12,541 Motorcycle Miles Last Year. Reflections on My First Year in Rome, Georgia and Thanks


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12,541 Motorcycle Miles Last Year. Reflections on My First Year in Rome, Georgia

Last July I moved over here from Ireland. The kids had grown and my marriage had fallen apart. So after some painful reflection I decided to go home. I squeezed 16 years of my possessions and memories into four suitcases and said “goodbye” to a beautiful country and great friends. When I arrived back in Georgia, Jeff loaned me his Harley, Big Red, and eventually, reluctantly, he sold it to me. They are still on good terms. I promise. He can ride her whenever he wants to.

I had a tough time adjusting when I first got here. New land, new people, mixing with old memories, reflections and dreams. The dreams were the worst bit. I’d wake up feeling vanquished and shipwrecked, tossed onto an unfamiliar shore. I went through a period of mourning, which Freud says is love’s rebellion against loss. He was right. I viscerally lived out all the various meanings of the word: bereft. What has helped me survive and prosper has been my family, the incredibly hospitable folks of Rome, messages from friends in Ireland, God, prayer, and, of course Big Red. They all gave me hope and encouragement. I’m not there yet; I still have quite a few miles to go.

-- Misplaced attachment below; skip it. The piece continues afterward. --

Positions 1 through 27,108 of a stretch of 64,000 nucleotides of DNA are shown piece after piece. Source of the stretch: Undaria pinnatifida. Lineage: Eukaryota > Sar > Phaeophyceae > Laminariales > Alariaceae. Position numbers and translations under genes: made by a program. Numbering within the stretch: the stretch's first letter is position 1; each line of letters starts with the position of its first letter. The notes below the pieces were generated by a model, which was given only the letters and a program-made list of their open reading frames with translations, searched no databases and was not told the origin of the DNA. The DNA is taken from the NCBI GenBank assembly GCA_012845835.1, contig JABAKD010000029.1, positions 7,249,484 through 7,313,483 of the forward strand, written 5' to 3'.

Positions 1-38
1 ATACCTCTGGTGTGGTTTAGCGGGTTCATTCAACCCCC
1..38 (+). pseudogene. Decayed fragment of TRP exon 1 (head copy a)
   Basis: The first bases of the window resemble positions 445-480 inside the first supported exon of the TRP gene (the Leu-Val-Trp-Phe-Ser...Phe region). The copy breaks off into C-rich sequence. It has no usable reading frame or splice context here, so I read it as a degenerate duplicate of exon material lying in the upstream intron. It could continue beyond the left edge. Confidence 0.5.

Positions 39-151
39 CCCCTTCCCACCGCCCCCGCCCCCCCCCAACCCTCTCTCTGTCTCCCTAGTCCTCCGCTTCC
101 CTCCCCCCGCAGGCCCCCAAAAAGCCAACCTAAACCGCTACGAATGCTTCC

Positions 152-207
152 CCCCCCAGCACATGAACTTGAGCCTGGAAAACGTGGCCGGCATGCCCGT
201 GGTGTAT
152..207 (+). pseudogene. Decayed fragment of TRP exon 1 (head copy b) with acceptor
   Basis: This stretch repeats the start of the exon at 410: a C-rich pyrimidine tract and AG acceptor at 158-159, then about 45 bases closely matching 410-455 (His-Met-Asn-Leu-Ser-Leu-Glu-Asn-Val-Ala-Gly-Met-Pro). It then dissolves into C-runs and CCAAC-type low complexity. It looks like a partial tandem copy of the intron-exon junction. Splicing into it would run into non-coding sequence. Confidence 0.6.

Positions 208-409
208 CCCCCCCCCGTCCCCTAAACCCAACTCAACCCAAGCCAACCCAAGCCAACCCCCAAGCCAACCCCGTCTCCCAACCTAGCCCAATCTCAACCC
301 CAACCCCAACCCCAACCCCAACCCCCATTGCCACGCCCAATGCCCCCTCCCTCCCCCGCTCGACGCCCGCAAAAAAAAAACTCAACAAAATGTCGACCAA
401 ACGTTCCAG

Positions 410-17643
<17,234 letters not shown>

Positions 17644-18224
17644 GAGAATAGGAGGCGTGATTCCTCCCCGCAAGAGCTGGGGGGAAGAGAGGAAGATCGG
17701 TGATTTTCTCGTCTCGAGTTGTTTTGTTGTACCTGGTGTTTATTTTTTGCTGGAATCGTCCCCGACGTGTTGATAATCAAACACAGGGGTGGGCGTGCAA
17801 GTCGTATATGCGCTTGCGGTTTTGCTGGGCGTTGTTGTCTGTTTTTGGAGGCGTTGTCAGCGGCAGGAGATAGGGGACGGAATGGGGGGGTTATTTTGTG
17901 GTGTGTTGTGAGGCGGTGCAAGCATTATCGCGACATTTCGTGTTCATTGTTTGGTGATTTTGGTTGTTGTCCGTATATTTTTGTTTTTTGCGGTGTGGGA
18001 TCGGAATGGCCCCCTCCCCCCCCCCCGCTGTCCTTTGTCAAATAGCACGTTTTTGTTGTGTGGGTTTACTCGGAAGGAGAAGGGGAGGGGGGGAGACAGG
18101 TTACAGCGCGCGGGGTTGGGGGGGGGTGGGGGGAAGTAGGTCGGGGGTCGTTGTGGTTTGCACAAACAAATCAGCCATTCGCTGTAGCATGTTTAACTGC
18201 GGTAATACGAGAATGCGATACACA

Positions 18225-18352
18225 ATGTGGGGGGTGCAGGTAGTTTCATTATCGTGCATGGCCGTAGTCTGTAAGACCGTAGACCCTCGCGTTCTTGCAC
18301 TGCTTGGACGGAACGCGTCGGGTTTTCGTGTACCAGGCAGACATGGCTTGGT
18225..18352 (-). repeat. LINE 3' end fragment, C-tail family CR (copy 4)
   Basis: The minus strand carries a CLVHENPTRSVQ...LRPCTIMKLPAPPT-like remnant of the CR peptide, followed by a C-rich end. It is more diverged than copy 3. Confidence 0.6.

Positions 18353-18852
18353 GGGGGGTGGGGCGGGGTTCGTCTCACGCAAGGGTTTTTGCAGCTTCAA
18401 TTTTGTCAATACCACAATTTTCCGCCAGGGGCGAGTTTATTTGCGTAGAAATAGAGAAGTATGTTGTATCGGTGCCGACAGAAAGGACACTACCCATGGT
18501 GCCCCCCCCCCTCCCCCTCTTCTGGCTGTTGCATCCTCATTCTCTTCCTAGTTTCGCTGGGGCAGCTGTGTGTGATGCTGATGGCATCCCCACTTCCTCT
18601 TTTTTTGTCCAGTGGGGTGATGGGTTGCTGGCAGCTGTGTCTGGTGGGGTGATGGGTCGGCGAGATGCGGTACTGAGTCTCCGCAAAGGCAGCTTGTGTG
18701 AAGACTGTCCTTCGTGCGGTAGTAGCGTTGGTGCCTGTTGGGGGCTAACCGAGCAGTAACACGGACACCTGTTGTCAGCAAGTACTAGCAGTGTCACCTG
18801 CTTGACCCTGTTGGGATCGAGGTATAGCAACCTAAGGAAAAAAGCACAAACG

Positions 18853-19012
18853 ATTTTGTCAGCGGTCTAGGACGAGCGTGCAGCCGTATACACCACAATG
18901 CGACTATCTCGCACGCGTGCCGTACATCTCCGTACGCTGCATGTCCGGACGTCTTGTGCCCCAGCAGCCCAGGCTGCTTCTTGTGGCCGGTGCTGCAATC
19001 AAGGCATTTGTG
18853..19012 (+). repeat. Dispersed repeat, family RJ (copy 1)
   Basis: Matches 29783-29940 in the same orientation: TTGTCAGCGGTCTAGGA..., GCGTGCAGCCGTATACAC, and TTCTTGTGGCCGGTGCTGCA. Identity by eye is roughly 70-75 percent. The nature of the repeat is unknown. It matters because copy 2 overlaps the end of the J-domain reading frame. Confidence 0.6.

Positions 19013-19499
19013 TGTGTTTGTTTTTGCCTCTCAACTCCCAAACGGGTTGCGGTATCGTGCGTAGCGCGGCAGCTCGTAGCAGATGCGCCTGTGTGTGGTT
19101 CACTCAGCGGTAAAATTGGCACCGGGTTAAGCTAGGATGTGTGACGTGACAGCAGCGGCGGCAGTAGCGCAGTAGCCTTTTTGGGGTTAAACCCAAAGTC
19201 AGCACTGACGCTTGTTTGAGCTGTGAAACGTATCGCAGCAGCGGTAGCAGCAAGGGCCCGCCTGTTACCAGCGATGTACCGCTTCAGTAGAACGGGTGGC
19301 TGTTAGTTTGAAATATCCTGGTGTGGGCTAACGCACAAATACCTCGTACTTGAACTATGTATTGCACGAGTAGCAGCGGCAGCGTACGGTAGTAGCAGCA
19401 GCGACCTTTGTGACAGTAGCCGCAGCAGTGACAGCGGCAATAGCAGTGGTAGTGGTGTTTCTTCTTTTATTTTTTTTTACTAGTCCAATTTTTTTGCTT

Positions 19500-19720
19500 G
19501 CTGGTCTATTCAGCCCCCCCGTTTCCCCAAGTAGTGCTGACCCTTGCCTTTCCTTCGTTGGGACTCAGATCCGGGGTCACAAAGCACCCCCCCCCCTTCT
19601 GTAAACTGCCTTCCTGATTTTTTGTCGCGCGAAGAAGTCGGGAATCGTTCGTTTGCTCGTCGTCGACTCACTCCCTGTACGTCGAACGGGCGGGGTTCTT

Big Red especially helped me stay in the “here and now”, practice my mindfulness and distracted me away from painful memories. All those miles, the long cross country trip, gave me time for peacefulness, silent reflection, centering, letting go of the past, prayer, forgiving, gratitude, redemption and for hope to spring anew. Prayer comes easily on a motorcycle, especially a Harley. Hope, for Emily Dickinson might be “a thing with feathers” but for me hope comes on two wheels, barreling down open and unknown roads, where sometimes you can see only as far as your headlight shows you. And that’s good enough for me.

Thanks everyone and thanks Big Red.

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